What is it about Walden Pond that has so captured the American imagination? While I have always admired Henry David Thoreau as a writer, I’ve never quite understood the fascination with the place where he did his writing — a seemingly ordinary pond in Massachusetts. I finally learned the answer to my question after watching the new documentary, “Walden,” narrated by Robert Redford, directed by Erik Ewers and Christopher Loren Ewers and produced by Ken Burns. (You can watch the 18-minute doc for free after its premiere on Wednesday, Nov. 8, on walden.org.)
“Thoreau made himself an everyman,” explains Don Henley, musician and founder of the Walden Woods Project. “And he made Walden Pond his everywhere. By simply observing it and writing about it, he took an ordinary pond, and made it iconic. He made it the universal symbol,” Henley says in the documentary.
In pithier form, environmental activist and author Bill McKibben, who also speaks in the documentary, echoes that thought: “In its ordinariness is its significance.”
That made a lot of sense to me, and helped me understand Walden Pond’s appeal as a tourist destination and spiritual home for some. It’s this location’s very simplicity that makes it special — a natural place that’s not too hard to get to or unusual to traverse. It’s not dramatic or even particularly unique. It’s like many spaces in America where regular people find respite in the natural world.
By allowing ourselves to see Walden’s beauty through Thoreau’s eyes, the beauty in our own natural surroundings are easier to see and appreciate.
A trailer to the short film is here.
The importance of Thoreau’s work
At just 18 minutes, the full documentary is a almost a meditation, with calming, beautiful imagery of Walden Pond and its surrounds intercut with images and commentary from the many historians and environmentalists who speak about their relationship with Thoreau’s work or Walden Pond itself. In true Ken Burns style, it moves slowly, allowing time for the thoughtful statements from the likes of Terry Tempest Williams, Doris Kearns Goodwin and others.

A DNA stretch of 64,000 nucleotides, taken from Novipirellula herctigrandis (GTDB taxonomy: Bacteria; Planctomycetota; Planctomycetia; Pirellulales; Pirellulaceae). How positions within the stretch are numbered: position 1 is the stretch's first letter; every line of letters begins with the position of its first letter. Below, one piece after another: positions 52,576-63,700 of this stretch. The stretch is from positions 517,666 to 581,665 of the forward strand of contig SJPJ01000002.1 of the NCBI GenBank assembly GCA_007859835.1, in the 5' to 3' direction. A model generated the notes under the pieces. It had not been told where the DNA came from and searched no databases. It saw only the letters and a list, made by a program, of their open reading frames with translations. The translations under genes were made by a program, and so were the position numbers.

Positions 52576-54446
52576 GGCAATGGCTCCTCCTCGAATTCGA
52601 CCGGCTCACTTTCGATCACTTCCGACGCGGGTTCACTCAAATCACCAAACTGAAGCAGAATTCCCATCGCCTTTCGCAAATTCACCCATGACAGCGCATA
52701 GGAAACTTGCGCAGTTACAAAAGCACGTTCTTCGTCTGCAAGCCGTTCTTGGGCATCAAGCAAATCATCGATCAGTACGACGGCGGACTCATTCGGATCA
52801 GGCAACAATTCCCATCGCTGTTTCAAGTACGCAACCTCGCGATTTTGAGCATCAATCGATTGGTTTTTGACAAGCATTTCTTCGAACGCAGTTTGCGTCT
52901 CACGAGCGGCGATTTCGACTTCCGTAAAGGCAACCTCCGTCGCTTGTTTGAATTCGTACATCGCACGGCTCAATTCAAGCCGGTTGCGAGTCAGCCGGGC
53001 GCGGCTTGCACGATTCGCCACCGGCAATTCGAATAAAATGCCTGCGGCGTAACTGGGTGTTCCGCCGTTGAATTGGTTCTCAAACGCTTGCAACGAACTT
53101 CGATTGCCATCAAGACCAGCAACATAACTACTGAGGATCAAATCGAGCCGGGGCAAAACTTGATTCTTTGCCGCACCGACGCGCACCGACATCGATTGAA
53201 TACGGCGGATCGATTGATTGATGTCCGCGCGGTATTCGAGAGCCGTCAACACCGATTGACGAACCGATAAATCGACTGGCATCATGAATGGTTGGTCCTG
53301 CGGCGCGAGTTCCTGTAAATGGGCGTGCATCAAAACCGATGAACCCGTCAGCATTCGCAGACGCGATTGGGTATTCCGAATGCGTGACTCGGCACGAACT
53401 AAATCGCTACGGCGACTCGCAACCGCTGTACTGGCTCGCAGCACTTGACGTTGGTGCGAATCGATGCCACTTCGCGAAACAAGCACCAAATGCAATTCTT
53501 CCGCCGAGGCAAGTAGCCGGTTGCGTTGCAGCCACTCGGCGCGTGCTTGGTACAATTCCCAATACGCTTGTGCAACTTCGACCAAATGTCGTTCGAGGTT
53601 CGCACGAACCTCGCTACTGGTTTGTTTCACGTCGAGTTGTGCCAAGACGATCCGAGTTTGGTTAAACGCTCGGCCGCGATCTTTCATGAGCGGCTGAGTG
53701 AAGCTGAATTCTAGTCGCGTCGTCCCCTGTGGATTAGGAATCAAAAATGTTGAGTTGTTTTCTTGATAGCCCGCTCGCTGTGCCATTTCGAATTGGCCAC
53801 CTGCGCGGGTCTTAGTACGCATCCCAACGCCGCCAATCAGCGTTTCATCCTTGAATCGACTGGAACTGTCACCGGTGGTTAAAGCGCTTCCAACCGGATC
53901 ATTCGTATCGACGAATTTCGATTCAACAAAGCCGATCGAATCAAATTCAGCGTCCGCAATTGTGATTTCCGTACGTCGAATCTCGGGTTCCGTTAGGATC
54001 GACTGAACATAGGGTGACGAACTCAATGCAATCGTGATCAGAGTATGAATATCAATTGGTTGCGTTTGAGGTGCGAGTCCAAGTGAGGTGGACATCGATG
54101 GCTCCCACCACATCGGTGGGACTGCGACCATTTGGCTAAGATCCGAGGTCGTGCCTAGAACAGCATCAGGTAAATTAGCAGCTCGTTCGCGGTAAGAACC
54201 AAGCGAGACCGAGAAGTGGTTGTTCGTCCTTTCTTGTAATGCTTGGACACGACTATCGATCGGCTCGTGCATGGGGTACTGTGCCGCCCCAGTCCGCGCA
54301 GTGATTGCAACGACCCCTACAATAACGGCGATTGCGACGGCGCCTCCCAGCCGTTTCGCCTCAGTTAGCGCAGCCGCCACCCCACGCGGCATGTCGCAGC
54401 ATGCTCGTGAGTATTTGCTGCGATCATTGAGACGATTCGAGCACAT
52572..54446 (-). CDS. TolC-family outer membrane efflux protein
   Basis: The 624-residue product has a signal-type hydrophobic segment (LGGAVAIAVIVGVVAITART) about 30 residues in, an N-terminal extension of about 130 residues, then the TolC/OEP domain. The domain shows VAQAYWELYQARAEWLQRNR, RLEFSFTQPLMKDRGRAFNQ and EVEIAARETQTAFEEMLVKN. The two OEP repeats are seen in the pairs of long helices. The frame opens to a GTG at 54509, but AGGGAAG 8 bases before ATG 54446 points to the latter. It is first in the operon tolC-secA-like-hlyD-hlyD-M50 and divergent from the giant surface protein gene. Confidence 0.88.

The documentary is an elegant synopsis of Thoreau’s life and connection to a pond near Concord, Massachusetts, where he spent two years, two months and two days living in a cabin and writing his first book, “A Week on the Concord and Merrimack Rivers.” His now-internationally known book about his time on the pond, “Walden,” came later.
The film comes on the 200th anniversary of Thoreau’s birth, and will be shown at the Walden Pond Visitor Center following its debut this month.
“I’ve long been interested in Thoreau,” said Burns in a release. “But like others, I’m increasingly drawn not just to the eloquence of his writings but also to the importance of them as we urgently look to create greater awareness and appreciation of nature and the environment. His legacy, so beautifully preserved by the Walden Woods Project, is a call to action for all of us. We must rethink how we as a nation treat our land and natural resources. The awe and wonder that Thoreau found at Walden, and along his many walks, must infuse how we look at and experience nature. It is critical to our ability to heal the planet.”